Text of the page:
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R5 train entering the Paoli station.

The Main Line is an unofficial region of suburban Philadelphia comprising a collection of affluent towns built along the old Main Line of the Pennsylvania Railroad (currently Amtrak's Keystone Corridor and SEPTA's R5 line) which runs northwest from Center City Philadelphia. The rail line, from which the area affectionately got its name, was central to creating the Main Line communities which in the 19th century became home to many sprawling country estates built by Philadelphia's wealthiest families.

Contents

History

The Main Line around 1895.
The old clubhouse of the Merion Cricket Club in Haverford (1892).

The area comprising the Main Line was once home to the Lenni Lenape Indians. The Main Line was settled by Europeans in the 1600s, when William Penn sold a tract of land (the Welsh Tract) to a group of Welsh Quakers for ten cents an acre.[citation needed] This accounts for the many Welsh place names in the area, though not all date to the 1600s. For example Bryn Mawr was thus named only in 1869, previously being named Humphreysville.

The Main Line of the Pennsylvania Railroad was constructed during the early nineteenth century as part of the Main Line of Public Works that spanned Pennsylvania. Later in the century, the railroad, which owned much of the land surrounding the tracks, encouraged the development of this picturesque environment by building way stations along the portion of its track closest to Philadelphia. The construction of sprawling estates attracted Philadelphia elite, many of whom had one house in the city and another larger "country home" on the Main Line. In the 20th century, many of these families relocated to the Main Line suburbs, part of the national trend of white flight and suburbanizaton. As a result, the Main Line saw rapid investment, prosperity, and growth into greater Philadelphia's most affluent and fashionable region.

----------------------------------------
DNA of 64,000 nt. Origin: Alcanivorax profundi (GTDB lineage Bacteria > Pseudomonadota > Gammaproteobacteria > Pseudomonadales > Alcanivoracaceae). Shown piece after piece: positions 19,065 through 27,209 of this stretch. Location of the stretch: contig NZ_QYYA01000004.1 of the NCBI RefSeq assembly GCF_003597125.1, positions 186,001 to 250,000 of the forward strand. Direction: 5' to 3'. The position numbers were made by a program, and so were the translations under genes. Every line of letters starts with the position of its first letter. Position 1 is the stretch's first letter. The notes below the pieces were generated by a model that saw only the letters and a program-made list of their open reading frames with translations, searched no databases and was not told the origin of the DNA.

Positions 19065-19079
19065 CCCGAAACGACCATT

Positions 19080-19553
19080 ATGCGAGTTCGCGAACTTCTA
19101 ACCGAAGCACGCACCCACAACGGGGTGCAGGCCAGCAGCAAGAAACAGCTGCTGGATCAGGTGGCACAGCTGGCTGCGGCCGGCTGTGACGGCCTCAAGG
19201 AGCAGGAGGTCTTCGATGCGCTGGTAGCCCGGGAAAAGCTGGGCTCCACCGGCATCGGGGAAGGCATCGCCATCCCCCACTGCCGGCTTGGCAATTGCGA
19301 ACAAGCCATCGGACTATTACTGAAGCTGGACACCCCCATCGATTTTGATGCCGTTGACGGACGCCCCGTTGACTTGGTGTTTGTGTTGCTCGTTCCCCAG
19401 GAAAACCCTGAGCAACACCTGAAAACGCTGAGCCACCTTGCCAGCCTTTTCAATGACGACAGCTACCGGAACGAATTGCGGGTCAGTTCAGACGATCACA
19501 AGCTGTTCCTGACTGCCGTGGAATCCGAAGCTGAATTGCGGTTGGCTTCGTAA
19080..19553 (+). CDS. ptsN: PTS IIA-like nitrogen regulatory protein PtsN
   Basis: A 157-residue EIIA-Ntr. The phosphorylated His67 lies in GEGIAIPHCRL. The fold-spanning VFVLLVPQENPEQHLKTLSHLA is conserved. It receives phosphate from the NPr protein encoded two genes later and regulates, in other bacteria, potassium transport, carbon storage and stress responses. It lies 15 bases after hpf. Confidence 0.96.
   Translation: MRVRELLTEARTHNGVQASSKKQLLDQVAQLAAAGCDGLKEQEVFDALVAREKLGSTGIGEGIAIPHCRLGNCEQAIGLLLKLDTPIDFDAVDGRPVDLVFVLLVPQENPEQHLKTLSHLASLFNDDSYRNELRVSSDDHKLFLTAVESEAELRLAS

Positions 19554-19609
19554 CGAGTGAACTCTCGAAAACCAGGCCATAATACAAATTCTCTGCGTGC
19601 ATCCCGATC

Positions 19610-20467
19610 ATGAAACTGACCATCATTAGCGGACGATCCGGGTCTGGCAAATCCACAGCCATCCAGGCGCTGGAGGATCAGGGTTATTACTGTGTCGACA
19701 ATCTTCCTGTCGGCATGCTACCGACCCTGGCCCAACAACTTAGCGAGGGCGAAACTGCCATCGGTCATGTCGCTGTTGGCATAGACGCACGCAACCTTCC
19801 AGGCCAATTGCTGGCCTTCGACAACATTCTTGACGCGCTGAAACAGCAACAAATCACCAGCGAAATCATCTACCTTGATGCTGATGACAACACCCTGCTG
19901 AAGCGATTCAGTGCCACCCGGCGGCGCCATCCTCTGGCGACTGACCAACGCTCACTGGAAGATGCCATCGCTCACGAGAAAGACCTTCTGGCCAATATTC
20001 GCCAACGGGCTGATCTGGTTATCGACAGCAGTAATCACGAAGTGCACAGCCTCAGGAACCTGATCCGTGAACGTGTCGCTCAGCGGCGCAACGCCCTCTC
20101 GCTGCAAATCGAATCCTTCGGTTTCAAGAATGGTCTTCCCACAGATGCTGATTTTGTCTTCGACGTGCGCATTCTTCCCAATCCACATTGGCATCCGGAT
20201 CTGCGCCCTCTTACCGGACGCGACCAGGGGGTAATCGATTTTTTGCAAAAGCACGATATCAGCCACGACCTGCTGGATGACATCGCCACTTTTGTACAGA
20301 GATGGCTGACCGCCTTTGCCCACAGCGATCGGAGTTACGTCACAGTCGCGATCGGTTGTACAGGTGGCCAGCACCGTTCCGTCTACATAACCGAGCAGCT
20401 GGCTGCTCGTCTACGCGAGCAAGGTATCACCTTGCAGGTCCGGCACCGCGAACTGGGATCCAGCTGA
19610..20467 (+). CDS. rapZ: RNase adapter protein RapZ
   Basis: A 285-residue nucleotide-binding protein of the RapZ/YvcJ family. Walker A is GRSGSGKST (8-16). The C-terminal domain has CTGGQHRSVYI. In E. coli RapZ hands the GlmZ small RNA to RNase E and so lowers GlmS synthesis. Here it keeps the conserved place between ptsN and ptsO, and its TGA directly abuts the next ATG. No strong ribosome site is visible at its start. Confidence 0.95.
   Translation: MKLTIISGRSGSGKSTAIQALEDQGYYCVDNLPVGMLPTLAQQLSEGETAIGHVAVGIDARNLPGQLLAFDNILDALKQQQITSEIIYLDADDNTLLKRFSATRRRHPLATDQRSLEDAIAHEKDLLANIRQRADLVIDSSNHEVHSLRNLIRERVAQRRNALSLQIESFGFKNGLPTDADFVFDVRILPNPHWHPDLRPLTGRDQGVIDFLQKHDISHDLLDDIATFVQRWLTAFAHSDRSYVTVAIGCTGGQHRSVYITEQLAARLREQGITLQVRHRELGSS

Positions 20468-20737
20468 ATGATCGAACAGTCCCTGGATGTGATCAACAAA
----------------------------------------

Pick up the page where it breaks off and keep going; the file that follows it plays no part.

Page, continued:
The railroad placed stops approximately two minutes apart, starting with Overbrook. The surrounding communities became known by the railroad station names which started at Broad Street Station in downtown Philadelphia and went on to 32nd St. Station, and then the stops were named Overbrook, Merion, Narberth, Wynnewood, Ardmore, Haverford, Bryn Mawr, Rosemont, Villanova, Radnor, St. Davids, Wayne, Strafford, Devon, Berwyn, Daylesford, and Paoli. Malvern was added to regular suburban service later. At least five of these station buildings, along with the first Bryn Mawr Hotel, were designed by Wilson Brothers & Company. Broad Street Station was replaced with Suburban Station in 1930, and 30th Street Station replaced 32nd Street three years later. Suburban service now extends to Malvern, Exton, Whitford, Downingtown, and Thorndale.[1] The train that served these stations was known as the "Paoli Local", and that name became a near-synonym for the Main Line itself.

The actual railroad line then continued on to Chicago, with major stations at Lancaster, Harrisburg and Pittsburgh. The railroad, since taken over by Amtrak, is still in service, although its route is slightly different from the original. It also serves the R5 line of the SEPTA Regional Rail system.

The Main Line today

Downtown Wayne (located in Radnor Township) with an AT&T tower in the background

Today the Main Line is another name for the western suburbs of Philadelphia along Lancaster Avenue (U.S. Route 30) and the former Pennsylvania Railroad Main Line, extending from the city limits to traditionally Bryn Mawr and ultimately Paoli, Pennsylvania[2] comprising an area of approximately 200 square miles. The upper/upper middle class enclave outside of Philadelphia has historically been one of the bastions of "old money" in the Northeast along with places such as Westchester County, New York and Greenwich, Connecticut. It is home to some of the wealthiest places in the United States, such as Gladwyne, Pennsylvania which has the 14th highest per-capita income in the country with a population of 1,000 or more, as well as Lower Merion Township which has the 5th highest per-capita income in the country with 50,000 or more.[citation needed]